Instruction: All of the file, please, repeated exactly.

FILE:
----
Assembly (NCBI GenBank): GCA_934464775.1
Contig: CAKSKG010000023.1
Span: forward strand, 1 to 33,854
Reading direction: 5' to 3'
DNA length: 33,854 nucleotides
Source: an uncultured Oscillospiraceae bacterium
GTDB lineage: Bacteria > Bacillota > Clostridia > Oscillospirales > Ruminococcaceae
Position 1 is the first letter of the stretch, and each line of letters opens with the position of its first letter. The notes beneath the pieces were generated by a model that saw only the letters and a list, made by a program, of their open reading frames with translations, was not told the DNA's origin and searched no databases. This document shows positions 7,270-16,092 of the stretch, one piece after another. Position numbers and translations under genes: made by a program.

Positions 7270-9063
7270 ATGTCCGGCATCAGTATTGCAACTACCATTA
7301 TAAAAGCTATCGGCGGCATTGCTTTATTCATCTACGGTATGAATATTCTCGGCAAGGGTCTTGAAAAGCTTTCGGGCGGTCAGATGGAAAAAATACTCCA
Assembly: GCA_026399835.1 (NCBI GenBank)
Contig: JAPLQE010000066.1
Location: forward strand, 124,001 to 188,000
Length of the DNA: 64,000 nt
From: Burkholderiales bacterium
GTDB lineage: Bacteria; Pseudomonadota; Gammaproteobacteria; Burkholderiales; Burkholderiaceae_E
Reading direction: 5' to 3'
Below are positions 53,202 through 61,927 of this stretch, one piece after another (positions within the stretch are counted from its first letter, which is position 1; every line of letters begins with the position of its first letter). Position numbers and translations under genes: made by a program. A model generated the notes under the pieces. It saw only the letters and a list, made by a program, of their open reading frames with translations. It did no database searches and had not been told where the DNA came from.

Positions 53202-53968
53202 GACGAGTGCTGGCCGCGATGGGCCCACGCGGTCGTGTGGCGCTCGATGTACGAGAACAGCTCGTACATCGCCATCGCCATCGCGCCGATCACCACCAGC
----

Assembly (NCBI GenBank): GCA_934464775.1
Contig: CAKSKG010000023.1
Span: forward strand, 1 to 33,854
Reading direction: 5' to 3'
DNA length: 33,854 nucleotides
Source: an uncultured Oscillospiraceae bacterium
GTDB lineage: Bacteria > Bacillota > Clostridia > Oscillospirales > Ruminococcaceae
Position 1 is the first letter of the stretch, and each line of letters opens with the position of its first letter. The notes beneath the pieces were generated by a model that saw only the letters and a list, made by a program, of their open reading frames with translations, was not told the DNA's origin and searched no databases. This document shows positions 7,270-16,092 of the stretch, one piece after another. Position numbers and translations under genes: made by a program.

Positions 7270-9063
7270 ATGTCCGGCATCAGTATTGCAACTACCATTA
7301 TAAAAGCTATCGGCGGCATTGCTTTATTCATCTACGGTATGAATATTCTCGGCAAGGGTCTTGAAAAGCTTTCGGGCGGTCAGATGGAAAAAATACTCCA
Assembly: GCA_026399835.1 (NCBI GenBank)
Contig: JAPLQE010000066.1
Location: forward strand, 124,001 to 188,000
Length of the DNA: 64,000 nt
From: Burkholderiales bacterium
GTDB lineage: Bacteria; Pseudomonadota; Gammaproteobacteria; Burkholderiales; Burkholderiaceae_E
Reading direction: 5' to 3'
Below are positions 53,202 through 61,927 of this stretch, one piece after another (positions within the stretch are counted from its first letter, which is position 1; every line of letters begins with the position of its first letter). Position numbers and translations under genes: made by a program. A model generated the notes under the pieces. It saw only the letters and a list, made by a program, of their open reading frames with translations. It did no database searches and had not been told where the DNA came from.

Positions 53202-53968
53202 GACGAGTGCTGGCCGCGATGGGCCCACGCGGTCGTGTGGCGCTCGATGTACGAGAACAGCTCGTACATCGCCATCGCCATCGCGCCGATCACCACCAGC